Types C and D: Two Unique But Often-Overlooked Personality Types

Do you hide your innermost thoughts from others or find yourself feeling irritable much of the time? We spoke with psychologists about how to spot the signs of this elusive personality type.

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“Knowing yourself is the first battle won,” says Claudia Luiz, PsyD, a psychoanalyst and author in NYC. Learning how to achieve this, however, can be somewhat of a puzzle. While there’s an unfathomable amount of online tests to pick and choose from, trying to make sense of it all can get, well, overwhelming, to say the least (raise your hand if you’ve ever gone down the Buzzfeed spiral before). And as someone who’s spent hours poring over their Myers Briggs results, I can say this with unequivocal certainty: Figuring yourself out isn’t for the weak of heart. Yet despite this sea of personality test ambiguity, one thing has remained comfortingly clear: People are generally described as type As or Bs, high strung and competitive vs. laid back, ambitious and overachieving vs. chill. But what if I told you that in fact, the alphabet doesn’t end there? Turns out types C and D were there all along! And since you can never have too much self-awareness, I set out to find some much-needed answers about these less-commonly-discussed personality types. If you’re curious to learn what psychologists have to say about these elusive, lesser-known personality types (as I most certainly was), read on.

What is a type D personality?

We all know type As are considered highly driven and competitive, while Bs tend toward lower stress levels and exude a more laid-back approach to life. Ds, on the other hand, are the ones who experience negative emotions like stress and anxiety but choose to instead ignore their feelings, causing all manner of ills. Type D is far from being the new kid on the personality block—the term was first coined in the early ’90s by psychologist Johan Denollet at Tilburg University. The D actually stands for distressed, meaning that similar to type A individuals, Ds are also prone to health conditions like cardiac disease. “On the one hand, type-D people have the tendency to experience negative emotions, such as anxiety, depression, stress, and so on,” Denollet explained in an interview with Medscape’s heartwire. “At the same time, they also score higher [on tests] measuring social inhibition. Type-D patients are more closed in social interactions and are more unlikely to disclose their personal feelings toward others and tend to feel a bit insecure. This combination makes them more liable to chronic forms of psychological distress.” This may be due in part to type D’s propensity for a half-empty mindset. In one 2010 study, Denollet and the other study authors noted that “symptoms of depression/anxiety not only reflect episodic distress but also a more ingrained tendency to experience distress” in those with distressed personalities.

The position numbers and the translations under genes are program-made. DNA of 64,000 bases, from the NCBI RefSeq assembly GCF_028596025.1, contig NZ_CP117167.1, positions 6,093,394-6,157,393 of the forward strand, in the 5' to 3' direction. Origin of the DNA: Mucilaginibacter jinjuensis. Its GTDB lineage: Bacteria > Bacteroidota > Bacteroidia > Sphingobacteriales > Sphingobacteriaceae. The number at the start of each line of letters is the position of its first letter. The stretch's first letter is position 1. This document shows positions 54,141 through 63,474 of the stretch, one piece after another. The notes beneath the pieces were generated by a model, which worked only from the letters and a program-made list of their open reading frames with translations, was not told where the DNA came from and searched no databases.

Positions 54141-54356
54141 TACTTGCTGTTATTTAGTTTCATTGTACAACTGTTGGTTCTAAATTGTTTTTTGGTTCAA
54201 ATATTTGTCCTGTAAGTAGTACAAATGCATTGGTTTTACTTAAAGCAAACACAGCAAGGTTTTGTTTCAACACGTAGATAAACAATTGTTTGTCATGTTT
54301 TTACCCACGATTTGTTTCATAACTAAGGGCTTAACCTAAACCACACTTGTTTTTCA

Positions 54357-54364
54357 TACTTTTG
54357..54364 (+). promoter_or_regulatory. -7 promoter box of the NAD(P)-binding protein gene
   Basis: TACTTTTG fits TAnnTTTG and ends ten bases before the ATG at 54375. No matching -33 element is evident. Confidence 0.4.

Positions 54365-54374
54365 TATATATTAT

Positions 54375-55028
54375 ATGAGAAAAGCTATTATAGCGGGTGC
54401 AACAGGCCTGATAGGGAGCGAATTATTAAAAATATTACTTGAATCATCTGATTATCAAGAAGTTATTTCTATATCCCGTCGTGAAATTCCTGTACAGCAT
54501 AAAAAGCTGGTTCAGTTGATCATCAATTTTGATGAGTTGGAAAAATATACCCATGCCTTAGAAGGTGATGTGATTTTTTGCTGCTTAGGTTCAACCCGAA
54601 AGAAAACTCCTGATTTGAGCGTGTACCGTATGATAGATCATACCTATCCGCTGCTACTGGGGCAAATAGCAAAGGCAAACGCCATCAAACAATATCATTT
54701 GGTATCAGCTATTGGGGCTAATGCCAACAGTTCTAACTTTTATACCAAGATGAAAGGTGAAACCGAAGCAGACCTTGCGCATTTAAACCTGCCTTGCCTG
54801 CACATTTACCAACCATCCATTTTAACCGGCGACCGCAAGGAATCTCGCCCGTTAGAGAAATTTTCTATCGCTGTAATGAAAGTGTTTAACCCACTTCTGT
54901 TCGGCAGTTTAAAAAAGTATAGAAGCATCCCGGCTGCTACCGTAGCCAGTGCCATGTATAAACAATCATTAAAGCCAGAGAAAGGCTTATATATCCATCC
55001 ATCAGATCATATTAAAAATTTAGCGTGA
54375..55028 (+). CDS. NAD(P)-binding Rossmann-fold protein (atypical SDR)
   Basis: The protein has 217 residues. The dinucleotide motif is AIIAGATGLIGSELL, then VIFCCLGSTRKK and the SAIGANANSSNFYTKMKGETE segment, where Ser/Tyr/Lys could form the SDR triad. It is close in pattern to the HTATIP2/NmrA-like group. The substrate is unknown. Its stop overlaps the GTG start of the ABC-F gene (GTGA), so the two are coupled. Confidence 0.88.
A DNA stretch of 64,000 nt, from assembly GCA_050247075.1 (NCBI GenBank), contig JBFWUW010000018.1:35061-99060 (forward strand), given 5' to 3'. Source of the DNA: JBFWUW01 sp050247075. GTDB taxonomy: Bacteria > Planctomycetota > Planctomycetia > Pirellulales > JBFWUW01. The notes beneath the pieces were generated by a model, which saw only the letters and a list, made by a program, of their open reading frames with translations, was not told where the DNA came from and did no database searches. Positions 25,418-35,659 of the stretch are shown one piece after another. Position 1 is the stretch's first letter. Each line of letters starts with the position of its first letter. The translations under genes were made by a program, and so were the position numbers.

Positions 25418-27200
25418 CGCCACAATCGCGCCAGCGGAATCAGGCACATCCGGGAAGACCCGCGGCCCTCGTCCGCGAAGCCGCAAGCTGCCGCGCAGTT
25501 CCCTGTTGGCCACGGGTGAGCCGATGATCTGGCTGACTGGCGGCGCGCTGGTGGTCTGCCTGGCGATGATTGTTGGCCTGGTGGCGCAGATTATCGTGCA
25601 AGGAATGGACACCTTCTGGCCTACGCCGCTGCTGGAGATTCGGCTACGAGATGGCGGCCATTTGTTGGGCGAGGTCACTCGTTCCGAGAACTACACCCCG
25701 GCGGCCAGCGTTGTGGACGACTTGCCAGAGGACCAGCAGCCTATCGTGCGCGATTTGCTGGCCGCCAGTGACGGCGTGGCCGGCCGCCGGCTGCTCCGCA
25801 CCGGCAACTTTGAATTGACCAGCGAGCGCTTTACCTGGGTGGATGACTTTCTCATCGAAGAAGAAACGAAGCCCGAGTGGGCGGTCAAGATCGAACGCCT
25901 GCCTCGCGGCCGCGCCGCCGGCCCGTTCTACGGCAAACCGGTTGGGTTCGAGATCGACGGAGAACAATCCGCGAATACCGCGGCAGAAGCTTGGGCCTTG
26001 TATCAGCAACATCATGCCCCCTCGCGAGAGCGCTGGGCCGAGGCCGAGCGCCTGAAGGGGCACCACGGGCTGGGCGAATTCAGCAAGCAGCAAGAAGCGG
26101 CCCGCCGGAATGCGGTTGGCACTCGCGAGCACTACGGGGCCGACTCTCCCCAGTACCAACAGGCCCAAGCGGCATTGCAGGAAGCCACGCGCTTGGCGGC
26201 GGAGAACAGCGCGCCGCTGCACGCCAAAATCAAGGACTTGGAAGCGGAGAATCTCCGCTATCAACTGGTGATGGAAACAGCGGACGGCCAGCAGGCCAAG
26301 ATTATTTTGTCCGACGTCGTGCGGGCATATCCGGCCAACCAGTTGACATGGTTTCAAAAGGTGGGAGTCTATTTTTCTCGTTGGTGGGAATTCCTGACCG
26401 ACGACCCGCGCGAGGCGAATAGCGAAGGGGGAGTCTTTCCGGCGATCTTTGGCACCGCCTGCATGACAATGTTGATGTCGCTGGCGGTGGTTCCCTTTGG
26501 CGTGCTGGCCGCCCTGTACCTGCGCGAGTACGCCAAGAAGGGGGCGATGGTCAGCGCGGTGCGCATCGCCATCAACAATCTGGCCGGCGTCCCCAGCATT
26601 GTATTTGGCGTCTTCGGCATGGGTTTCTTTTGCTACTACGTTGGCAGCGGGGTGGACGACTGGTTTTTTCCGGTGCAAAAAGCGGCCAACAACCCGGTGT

Signs to Look Out For

Find yourself feeling irritable all the time? According to Psychology Today, this could be a sign you have a type D personality. Here are some other questions to ask yourself: Do I keep mostly to myself and tend to hide my feelings from others? Am I often gloomy? While all personality types might struggle with these feelings from time to time, type Ds will find these statements to be true more often than not. In the work environment, this looks like someone who becomes more easily stressed and is more prone to experiencing burnout than their peers. At home, it could be a refusal to talk about feelings or becoming easily frustrated by minor irritations.

Wait—what happened to type C?

Considered the anti rule-breakers of the personality alphabet—those with type C personalities are known for their perfectionism. They strive for excellence, often devoting long hours to completing one specific task. While they may seem quiet and thoughtful on the outside, they are actually seething inside. “Type C personalities are prone to both stress and depression because they tend to be emotionally repressed, unassertive, and perfectionists,” Reichbach pointed out. That said, he also noted they also have plenty of positive traits, like being thoughtful and dependable. And though type Cs can be patient and kind, they tend to avoid their negative emotions and have difficulty coping with their problems, which can contribute to its own long-term effects and significant health issues. If you see yourself here, take heart. According to Sal Raichbach, PsyD, a licensed psychologist in West Palm Beach, the first step in overcoming these negative traits is by learning more about your personality type. “You have to be able to recognize a problem before you can address it,” he insists. Similarly, Luiz believes the biggest mistake people make is trying to change their innate personality. “You can’t always choose your thoughts,” she says. “You can, however, choose the attitude you will exercise toward those thoughts.”